69

I put an Image control on a Window and I would like to display an image that is stored in a project resource file named "Resources.resx". The name of the image in the resource file is 'Search'.

Could someone show me how I might go about doing this?

103

If the image is in your resources folder and its build action is set to Resource. You can reference the image in XAML as follows:

"pack://application:,,,/Resources/Search.png"

Assuming you do not have any folder structure under the Resources folder and it is an application. For example I use:

ImageSource="pack://application:,,,/Resources/RibbonImages/CloseButton.png"

when I have a folder named RibbonImages under Resources folder.

  • What does the 'pack' namespace represent? – Hosea146 Apr 5 '11 at 17:45
  • 2
    here is info about pack uri: msdn.microsoft.com/en-us/library/… – Viv Apr 5 '11 at 17:48
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    Its been a while since I added images to my application... I might be worng here but I think you might need to build your application before it shows the image in WPF designer. – Viv Apr 5 '11 at 17:51
  • I'm trying to use a resource within the DLL in which it's defined. My images are under 'Resources/Images' and are marked as 'Resource'. However, nothing is showing up. Is there something different one needs to do for use in a DLL? – MarqueIV Jun 6 '16 at 19:19
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    I cant test it right now but from the MSDN link above, for referenced assemblies, it says use: "/ReferencedAssembly;component/Subfolder/ResourceFile.xaml". where "ReferencedAssembly" would be your assembly name. I've written code like: "/MyProgram.Namespace;component/Resources/imagename.png" – Viv Jun 6 '16 at 20:30
26

If you've got an image in the Icons folder of your project and its build action is "Resource", you can refer to it like this:

<Image Source="/Icons/play_small.png" />

That's the simplest way to do it. This is the only way I could figure doing it purely from the resource standpoint and no project files:

var resourceManager = new ResourceManager(typeof (Resources));
var bitmap = resourceManager.GetObject("Search") as System.Drawing.Bitmap;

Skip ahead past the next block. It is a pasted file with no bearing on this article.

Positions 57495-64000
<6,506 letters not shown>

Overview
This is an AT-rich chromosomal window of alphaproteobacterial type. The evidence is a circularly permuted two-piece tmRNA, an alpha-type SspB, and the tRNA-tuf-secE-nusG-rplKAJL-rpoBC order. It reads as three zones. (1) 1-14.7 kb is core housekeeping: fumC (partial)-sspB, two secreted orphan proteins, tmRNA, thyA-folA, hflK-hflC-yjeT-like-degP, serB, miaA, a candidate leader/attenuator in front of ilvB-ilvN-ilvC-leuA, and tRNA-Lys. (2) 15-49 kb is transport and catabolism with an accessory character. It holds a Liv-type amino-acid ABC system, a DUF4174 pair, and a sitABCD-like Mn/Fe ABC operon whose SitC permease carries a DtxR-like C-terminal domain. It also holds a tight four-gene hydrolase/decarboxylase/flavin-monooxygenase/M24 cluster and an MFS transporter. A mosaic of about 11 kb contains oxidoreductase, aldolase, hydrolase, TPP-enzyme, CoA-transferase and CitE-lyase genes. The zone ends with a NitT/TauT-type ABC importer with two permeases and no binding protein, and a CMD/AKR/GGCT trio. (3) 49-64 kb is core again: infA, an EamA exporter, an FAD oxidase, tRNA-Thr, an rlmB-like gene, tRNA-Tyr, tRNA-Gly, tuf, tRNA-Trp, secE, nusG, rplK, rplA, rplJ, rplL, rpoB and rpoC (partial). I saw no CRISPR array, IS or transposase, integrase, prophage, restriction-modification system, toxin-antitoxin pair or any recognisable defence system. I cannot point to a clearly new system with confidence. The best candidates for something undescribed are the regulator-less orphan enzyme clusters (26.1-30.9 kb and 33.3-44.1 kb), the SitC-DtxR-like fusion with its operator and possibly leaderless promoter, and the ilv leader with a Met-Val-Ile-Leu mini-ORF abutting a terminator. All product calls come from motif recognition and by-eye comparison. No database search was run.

var memoryStream = new MemoryStream();
bitmap.Save(memoryStream, System.Drawing.Imaging.ImageFormat.Bmp);
memoryStream.Position = 0;

var bitmapImage = new BitmapImage();
bitmapImage.BeginInit();
bitmapImage.StreamSource = memoryStream;
bitmapImage.EndInit();

this.image1.Source = bitmapImage;
  • 17
    There is a slight variation on this: <Image Source="/Icons/play_small.png" /> Note the forward slash at the start which means look in the root folder. If the xaml file is not at the root, this is necessary as without the forward slash, it will start the search in the same directory as the xaml file. – Greg Gum Aug 12 '13 at 18:55
  • Thanks, updated answer. – RandomEngy Jun 20 '16 at 4:40
8

One of the benefit of using the resource file is accessing the resources by names, so the image can change, the image name can change, as long as the resource is kept up to date correct image will show up.

Here is a cleaner approach to accomplish this: Assuming Resources.resx is in 'UI.Images' namespace, add the namespace reference in your xaml like this:

xmlns:x="http://schemas.microsoft.com/winfx/2006/xaml"
xmlns:UI="clr-namespace:UI.Images" 

Set your Image source like this:

<Image Source={Binding {x:Static UI:Resources.Search}} /> where 'Search' is name of the resource.

4
  1. Add folders to your project and add images to these through "Existing Item".
  2. XAML similar to this: <Image Source="MyRessourceDir\images\addButton.png"/>
  3. F6 (Build)
  • <ImageBrush ImageSource="Assets\Placeholder.png"/> worked for me, thank you – Varus Septimus Apr 17 '18 at 19:08
  • 1a. on the Properties tab for the file, set BuildAction to "Resource" – Richard II Jan 17 at 15:18

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